We rode onward and I felt a profound sense of sadness at the scene as it seemed like a fair representation of the greater population. There is a human desperation to feel a part of something greater, linked to others, approved and liked.  Through technology, we have the ability to be constantly connected, no matter the distance.  However, the closer the physical proximity, the less use or ability people have for a quality connection.

I am pledging to put my devices away for a bit and to appreciate the reality that surrounds me, to engage with other people, and to be present in my interactions. For the weekend, I will have to seek validation from within myself and connection with those in my household, on my block, and in my life.

Get ready husband and cats, we are about to have a seriously engaged weekend.

 

The Grumpy Insomniac

alarm 2

Since becoming an insomniac, I have tried everything to sleep. I started with a sleeping mask but my eyes were still open all night.  I thought the room was too bright so I added black out blinds and still my eyes were open.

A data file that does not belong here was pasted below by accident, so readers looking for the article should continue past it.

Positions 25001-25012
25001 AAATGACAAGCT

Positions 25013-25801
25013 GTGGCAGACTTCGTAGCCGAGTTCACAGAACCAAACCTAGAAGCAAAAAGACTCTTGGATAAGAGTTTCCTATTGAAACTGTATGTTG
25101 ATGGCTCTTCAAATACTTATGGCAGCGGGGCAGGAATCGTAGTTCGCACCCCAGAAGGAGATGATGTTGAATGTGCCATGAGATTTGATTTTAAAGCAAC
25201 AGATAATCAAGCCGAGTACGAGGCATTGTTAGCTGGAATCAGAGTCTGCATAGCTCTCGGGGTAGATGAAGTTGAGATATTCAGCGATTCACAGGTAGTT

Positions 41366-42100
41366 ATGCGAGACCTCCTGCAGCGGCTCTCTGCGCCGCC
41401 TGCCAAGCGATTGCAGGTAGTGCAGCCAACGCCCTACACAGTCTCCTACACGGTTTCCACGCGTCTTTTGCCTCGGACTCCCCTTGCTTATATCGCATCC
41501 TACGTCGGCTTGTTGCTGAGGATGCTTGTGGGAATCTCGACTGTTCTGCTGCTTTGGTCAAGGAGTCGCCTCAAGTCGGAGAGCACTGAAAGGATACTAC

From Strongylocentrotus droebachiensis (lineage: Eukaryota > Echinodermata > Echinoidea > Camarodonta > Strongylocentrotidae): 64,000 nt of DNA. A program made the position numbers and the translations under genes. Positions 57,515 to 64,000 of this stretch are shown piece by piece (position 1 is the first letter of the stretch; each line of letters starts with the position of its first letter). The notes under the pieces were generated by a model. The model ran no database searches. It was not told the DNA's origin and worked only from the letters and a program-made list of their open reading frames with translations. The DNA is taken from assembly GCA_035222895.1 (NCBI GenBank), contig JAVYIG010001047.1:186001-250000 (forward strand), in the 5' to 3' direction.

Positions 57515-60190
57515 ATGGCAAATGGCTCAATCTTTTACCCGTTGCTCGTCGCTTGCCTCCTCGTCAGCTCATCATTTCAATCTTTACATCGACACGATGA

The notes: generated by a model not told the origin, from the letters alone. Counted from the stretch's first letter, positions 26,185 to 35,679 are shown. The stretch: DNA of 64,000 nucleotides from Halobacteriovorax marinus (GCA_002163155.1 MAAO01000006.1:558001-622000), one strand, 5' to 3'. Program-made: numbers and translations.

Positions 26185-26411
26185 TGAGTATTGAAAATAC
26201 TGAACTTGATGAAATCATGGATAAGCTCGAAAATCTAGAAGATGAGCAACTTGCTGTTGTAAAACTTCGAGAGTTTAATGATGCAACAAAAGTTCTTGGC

Try this sleeping potion, its guaranteed to make you sleep, the guy at the supplement shop promised.  Sleep I did, but unlike Sleeping Beauty, I became a Walking Zombie who was charming and delightful to no one the next day.  Birds were not landing on my shoulders, and woodland creatures were not gathering round my darling ballet slippers the next day.

A sleep therapy noise machine that I only came into by a stroke of good luck helped for a few nights.  Alas, this too was only the placebo effect.  After a week of gentle ocean waves and white noise, I was back up.  Two shining eyes peering out into the darkness, hating the night for what it held back from me and gave to so many others.

In contrast, my husband gets up every morning as soon as his alarm sounds with a cute little stretch and a yawn. He hops out of bed and says things like, “What a great night of sleep.” And “I am just so rested now.”   Then, he bounces off to do a number of productive morning things while I hit the snooze button, again and again and again.